An electromechanical robot could one day save naval vessels without risking human lives.

On January 24, 1945, the U.S.S. Shadwell was attacked by three torpedo bombers just south of Siquijor Island in the Philippines. Last fall, almost 70 years after that World War II-era incident, a fire once again raged within the since decommissioned ship. But in this case, researchers intentionally ignited this blaze to test the Shipboard Autonomous Firefighting Robot (SAFFiR).

SAFFiR is a 5’10”, 143-pound electromechanical robot developed by researchers at Virginia Tech to help the Office of Naval Research (ONR) “evaluate the applications of unmanned systems in damage control and inspections aboard naval vessels,” according to an ONR press release.

“The long-term goal is to keep sailors from the danger of direct exposure to fire,” Dr. Thomas McKenna, ONR program manager for human-robot interaction and cognitive neuroscience, said in the press release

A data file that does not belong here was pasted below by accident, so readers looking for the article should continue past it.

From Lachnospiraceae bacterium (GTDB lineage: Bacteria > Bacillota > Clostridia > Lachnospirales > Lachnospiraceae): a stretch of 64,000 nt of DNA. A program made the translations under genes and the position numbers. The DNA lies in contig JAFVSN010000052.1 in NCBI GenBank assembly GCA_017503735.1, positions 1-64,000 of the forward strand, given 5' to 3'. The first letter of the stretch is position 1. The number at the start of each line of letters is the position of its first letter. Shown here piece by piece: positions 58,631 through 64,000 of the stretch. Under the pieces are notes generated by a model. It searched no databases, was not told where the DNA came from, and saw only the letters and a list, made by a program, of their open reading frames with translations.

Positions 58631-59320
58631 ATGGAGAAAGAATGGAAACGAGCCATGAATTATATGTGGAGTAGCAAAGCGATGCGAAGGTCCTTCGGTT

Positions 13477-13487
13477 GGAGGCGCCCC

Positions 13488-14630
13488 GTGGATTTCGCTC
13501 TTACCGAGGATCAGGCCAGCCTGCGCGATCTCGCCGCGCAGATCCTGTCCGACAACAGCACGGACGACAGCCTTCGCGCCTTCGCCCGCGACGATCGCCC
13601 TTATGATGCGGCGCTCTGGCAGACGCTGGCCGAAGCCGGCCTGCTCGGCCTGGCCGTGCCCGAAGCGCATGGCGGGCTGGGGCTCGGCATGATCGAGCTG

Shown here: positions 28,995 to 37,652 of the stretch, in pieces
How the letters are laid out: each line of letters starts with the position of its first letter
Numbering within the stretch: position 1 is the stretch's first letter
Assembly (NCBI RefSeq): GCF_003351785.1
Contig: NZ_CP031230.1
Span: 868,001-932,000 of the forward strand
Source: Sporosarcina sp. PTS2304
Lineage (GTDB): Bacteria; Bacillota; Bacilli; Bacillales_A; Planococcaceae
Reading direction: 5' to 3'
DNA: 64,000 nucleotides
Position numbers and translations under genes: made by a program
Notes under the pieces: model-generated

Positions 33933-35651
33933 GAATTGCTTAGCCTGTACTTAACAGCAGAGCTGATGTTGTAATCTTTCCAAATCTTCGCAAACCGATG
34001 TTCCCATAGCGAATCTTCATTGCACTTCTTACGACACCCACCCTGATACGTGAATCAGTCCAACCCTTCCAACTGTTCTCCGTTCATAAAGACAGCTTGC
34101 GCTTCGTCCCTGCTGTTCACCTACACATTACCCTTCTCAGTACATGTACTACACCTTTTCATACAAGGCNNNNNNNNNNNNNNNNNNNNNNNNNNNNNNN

SAFFiR is built to navigate naval ships’ uneven terrain. It’s equipped with a super-human range of motion to manipulate doors and fire hoses. SAFFiR also includes a range of sensors that allows it to see “through the choking black smoke that would deter human firefighters,” CNN reported.

Dr. McKenna explained that advanced designs of SAFFiR would include “enhanced intelligence.” This added intelligence may sound equally fascinating and frightening, but don’t fear a robot mutiny. SAFFiR will still take instructions from sailors stationed at a safe distance from the flames. Dr. McKenna says the researchers are working toward developing human-robot teams, or what he calls “the hybrid force,” with the aim to one day save naval vessels without risking human lives.

Watch the video below to learn more about SAFFiR: